7. The method of claim 5, wherein said tool used to prevent said first plank from laying flat is slidable along an edge of said first and second planks.
8. The method of claim 3, wherein said second plank is joined at its long edge to the edge of at least one plank in the first row by exerting hand force on the tool in a direction towards said first row.
9. The method of claim 4, wherein a force is applied to said tool in a direction of the first row.
10. The method of claim 9, wherein the force is that exerted by a human hand.
11. A tool for installing tongue and groove flooring planks,
said tool comprising a body having an outer surface, said body defining a groove dimensioned so as to receive within said groove an edge of said flooring plank,
in combination with a flooring plank.
12. The tool of claim 11, wherein said body is formed of wood.
13. The tool of claim 11, wherein said outer surface has an arcuate configuration.
14. The tool of claim 11, wherein said outer surface has a circular profile.
15. Two or more tools for installing tongue and groove flooring planks,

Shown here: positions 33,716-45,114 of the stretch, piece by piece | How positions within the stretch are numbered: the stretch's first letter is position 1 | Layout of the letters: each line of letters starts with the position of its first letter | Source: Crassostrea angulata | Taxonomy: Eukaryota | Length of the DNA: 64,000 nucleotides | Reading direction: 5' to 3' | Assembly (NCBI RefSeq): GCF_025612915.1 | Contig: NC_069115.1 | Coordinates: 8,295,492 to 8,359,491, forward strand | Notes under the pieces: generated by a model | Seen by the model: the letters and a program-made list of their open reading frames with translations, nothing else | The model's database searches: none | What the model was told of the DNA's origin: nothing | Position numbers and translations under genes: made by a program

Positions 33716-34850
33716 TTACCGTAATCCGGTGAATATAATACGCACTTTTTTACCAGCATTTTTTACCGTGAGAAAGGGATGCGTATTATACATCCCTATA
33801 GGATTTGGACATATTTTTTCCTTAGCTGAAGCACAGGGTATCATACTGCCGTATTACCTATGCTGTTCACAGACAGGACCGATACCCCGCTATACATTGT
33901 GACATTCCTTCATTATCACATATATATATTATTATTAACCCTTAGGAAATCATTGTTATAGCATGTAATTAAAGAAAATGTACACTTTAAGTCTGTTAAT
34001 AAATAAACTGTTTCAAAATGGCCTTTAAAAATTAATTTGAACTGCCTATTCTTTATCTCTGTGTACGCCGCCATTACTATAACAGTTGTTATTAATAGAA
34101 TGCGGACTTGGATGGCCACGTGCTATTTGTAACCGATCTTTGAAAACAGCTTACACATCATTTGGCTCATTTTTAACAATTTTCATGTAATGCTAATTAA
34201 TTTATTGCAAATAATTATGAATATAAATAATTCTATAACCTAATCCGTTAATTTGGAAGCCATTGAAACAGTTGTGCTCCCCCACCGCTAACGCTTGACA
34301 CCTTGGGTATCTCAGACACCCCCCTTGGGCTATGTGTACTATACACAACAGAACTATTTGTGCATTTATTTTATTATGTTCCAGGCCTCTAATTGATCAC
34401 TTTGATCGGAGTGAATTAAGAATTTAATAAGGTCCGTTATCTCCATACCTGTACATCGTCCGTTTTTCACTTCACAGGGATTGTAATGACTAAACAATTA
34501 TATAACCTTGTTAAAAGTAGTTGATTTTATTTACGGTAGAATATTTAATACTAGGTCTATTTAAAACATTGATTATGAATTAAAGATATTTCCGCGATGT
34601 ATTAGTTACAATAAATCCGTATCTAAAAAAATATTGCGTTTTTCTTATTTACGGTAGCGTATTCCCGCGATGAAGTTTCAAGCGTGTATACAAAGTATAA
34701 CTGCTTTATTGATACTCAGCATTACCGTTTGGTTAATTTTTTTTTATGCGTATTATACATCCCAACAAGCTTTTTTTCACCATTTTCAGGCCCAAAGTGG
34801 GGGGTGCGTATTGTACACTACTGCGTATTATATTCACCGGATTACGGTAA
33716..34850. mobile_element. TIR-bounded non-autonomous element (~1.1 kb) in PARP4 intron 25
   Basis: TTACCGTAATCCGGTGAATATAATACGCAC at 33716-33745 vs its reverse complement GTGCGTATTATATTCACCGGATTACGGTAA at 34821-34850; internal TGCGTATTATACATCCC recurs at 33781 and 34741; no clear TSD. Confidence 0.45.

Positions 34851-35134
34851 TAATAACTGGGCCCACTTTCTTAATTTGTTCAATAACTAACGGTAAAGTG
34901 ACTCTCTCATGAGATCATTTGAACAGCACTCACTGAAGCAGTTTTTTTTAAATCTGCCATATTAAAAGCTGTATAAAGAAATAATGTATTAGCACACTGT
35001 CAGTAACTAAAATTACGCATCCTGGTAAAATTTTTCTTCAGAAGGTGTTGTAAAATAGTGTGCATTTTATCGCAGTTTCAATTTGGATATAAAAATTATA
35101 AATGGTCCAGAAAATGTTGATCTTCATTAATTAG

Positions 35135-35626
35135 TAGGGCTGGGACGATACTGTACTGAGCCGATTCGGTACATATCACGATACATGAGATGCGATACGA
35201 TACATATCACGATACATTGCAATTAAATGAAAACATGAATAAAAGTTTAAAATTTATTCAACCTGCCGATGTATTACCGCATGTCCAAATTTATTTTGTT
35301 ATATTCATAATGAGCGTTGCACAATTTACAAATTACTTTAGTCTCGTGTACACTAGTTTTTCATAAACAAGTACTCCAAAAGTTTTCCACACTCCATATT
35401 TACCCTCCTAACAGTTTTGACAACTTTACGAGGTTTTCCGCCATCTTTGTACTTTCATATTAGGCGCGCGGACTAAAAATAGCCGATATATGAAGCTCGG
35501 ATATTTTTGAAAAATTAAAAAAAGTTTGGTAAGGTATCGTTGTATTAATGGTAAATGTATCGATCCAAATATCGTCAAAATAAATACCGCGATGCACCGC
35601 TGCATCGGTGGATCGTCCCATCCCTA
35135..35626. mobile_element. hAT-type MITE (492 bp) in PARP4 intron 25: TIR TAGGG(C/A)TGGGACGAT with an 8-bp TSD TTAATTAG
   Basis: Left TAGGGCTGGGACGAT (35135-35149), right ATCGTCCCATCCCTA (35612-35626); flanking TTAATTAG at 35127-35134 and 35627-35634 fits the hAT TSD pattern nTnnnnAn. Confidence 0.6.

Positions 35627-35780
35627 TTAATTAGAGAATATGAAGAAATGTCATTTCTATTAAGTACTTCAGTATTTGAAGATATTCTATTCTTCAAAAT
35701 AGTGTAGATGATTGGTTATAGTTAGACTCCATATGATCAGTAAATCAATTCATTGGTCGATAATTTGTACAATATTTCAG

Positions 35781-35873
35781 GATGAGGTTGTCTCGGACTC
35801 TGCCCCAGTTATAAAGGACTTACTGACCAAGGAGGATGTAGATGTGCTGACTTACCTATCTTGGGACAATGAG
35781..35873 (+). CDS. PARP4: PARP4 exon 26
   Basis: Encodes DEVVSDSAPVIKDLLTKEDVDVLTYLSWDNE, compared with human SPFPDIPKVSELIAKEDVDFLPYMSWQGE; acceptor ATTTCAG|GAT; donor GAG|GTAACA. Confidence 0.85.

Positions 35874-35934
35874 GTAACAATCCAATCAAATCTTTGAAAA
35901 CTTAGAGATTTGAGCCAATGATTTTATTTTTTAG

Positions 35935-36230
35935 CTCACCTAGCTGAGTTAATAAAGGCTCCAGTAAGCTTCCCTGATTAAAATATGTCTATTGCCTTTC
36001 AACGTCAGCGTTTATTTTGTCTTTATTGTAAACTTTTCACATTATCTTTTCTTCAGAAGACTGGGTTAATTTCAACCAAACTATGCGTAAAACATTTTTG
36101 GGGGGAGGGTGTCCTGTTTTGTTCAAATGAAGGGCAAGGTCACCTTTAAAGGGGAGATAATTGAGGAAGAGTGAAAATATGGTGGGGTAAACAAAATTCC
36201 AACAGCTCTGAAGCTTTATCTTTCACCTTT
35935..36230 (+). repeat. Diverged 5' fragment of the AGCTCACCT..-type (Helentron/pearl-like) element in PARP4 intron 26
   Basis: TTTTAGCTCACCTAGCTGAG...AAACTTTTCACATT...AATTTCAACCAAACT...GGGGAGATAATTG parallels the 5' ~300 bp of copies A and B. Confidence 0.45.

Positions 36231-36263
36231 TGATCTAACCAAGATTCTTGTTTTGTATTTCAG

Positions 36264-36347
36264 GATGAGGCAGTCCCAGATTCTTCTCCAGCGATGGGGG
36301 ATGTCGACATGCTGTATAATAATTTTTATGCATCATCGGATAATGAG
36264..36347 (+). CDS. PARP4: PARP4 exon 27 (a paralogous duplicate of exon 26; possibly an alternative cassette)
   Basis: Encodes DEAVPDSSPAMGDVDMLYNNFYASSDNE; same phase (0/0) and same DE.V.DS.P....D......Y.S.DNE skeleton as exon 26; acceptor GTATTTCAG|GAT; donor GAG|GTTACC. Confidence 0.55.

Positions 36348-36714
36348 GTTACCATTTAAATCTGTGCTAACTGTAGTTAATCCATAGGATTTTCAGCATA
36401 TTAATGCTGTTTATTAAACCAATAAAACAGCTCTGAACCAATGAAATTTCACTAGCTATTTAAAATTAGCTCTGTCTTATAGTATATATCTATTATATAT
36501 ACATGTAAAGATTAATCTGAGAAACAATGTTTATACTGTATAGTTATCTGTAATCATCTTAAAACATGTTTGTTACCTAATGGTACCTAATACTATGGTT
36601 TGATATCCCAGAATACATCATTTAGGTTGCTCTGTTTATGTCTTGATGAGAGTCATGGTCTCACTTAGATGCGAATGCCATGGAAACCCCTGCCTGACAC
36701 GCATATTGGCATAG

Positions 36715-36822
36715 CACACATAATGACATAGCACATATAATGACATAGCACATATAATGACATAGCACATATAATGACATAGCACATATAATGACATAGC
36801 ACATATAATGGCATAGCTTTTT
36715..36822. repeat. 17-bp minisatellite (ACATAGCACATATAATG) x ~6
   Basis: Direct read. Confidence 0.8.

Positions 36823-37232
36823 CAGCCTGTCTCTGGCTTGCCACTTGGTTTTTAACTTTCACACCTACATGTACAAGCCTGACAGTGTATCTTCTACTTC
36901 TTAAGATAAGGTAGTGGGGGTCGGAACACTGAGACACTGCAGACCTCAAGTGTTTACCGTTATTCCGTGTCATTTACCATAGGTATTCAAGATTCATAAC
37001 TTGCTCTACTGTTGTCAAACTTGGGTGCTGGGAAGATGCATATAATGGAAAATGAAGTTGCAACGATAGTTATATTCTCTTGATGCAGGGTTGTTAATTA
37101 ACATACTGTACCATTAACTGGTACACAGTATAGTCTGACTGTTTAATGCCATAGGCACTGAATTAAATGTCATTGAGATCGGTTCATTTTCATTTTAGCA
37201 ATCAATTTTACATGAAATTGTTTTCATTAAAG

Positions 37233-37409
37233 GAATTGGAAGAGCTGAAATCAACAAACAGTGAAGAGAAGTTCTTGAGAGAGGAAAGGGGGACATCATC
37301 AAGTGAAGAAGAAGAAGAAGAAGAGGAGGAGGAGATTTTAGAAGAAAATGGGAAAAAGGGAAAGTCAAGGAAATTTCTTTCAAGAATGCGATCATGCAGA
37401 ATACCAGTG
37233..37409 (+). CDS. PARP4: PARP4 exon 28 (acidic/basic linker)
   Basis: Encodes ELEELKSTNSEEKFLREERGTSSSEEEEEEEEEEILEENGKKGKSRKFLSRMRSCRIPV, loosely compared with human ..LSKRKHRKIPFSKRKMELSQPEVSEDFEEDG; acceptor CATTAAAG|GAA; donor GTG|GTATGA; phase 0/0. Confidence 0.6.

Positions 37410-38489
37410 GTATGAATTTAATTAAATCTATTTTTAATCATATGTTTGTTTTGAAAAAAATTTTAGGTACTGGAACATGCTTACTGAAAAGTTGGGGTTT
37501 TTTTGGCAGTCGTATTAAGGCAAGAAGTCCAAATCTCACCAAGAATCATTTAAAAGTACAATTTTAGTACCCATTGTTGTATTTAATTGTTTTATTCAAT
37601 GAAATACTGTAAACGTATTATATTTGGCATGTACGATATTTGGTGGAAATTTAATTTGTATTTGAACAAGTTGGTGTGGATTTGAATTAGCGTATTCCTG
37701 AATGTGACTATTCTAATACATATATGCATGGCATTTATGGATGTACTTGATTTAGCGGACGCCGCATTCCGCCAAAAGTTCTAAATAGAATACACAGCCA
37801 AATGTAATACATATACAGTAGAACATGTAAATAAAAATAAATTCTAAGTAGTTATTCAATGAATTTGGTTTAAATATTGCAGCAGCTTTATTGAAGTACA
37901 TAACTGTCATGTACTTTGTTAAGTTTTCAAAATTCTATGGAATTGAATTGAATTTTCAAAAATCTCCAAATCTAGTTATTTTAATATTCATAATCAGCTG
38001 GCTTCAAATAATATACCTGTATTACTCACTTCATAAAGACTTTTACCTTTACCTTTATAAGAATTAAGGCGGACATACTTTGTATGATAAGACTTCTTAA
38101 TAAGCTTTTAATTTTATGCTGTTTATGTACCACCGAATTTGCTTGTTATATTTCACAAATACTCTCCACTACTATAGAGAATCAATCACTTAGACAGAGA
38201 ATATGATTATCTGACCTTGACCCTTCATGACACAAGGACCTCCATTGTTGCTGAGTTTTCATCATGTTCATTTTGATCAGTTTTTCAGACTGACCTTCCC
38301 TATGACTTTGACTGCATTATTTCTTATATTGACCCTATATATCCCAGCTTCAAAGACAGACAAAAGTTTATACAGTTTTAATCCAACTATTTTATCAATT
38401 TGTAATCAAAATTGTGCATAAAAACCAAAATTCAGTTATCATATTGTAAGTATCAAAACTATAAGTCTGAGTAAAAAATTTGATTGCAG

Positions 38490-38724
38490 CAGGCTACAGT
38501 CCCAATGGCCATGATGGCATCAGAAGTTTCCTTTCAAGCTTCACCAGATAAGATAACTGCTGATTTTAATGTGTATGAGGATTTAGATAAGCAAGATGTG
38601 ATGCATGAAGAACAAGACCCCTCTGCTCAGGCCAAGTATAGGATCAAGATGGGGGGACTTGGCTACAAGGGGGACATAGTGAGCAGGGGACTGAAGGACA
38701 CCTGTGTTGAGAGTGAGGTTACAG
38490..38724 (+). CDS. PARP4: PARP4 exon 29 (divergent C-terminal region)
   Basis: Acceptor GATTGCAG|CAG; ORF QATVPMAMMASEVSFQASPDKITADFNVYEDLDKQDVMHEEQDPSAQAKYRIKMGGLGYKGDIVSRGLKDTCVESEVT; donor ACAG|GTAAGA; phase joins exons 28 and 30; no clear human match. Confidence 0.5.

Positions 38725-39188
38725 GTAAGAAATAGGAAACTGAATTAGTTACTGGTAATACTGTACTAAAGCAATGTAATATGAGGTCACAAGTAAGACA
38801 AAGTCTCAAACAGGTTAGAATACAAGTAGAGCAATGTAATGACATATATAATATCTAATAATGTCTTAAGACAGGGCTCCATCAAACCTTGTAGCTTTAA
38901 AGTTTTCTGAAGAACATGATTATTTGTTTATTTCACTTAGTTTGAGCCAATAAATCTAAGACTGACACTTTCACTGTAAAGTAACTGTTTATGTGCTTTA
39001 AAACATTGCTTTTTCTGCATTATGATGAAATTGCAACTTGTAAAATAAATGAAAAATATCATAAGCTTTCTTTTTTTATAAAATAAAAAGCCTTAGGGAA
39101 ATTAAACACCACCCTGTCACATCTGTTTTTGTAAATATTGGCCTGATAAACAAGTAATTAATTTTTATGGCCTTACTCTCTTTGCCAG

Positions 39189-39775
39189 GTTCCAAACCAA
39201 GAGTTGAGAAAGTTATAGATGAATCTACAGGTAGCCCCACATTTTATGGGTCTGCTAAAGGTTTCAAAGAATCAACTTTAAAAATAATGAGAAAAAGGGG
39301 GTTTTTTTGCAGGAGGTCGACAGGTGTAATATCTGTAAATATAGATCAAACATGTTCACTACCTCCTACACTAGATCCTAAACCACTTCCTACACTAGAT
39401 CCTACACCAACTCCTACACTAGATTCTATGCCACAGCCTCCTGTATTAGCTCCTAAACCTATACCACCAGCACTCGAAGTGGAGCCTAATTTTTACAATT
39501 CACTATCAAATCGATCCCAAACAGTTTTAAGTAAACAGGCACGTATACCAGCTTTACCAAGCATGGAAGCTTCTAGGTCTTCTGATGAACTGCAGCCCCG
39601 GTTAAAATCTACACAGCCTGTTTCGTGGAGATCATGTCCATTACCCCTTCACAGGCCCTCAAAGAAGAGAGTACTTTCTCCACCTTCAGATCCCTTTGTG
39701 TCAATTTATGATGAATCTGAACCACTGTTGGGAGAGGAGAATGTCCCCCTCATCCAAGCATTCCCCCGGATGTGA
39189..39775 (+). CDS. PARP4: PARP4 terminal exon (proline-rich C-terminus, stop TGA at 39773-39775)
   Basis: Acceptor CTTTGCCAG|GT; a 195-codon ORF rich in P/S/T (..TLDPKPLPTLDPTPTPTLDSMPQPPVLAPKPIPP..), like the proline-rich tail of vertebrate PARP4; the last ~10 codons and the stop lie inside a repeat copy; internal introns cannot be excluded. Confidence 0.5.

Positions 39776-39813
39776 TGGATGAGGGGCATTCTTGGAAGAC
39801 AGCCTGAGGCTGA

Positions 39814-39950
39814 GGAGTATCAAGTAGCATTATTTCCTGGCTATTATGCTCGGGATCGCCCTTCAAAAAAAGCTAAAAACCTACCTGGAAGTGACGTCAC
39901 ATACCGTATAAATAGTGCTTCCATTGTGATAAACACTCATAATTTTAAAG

said tools each comprising a body having an outer surface, said body defining a groove dimensioned so as to receive within said groove an edge of said flooring plank,
in combination with a flooring plank.
16. A method of installing floor planks to form a floor including placing the tool according to claim 10 along an edge of at least one of said floor planks so as to prevent said floor plank from lying flat on a subfloor.
17. The method according to claim 16, wherein additional tools according to claim 10 and placed on each plank so as to prevent said each plank from lying flat on a subfloor.
18. The method according to claim 17, wherein each of said tools are removed after all planks in a row of planks are laid.
19. The method of claim 17, wherein said tools are used to exert a force on the planks towards a previously laid row of planks.
20. A tool for installing tongue and groove flooring planks, said tool comprising:
a body and
means for receiving an edge of said flooring plank,
wherein said body is shaped as to prevent an edge of said flooring plank from contacting a subfloor below said flooring planks, in combination with a flooring plank.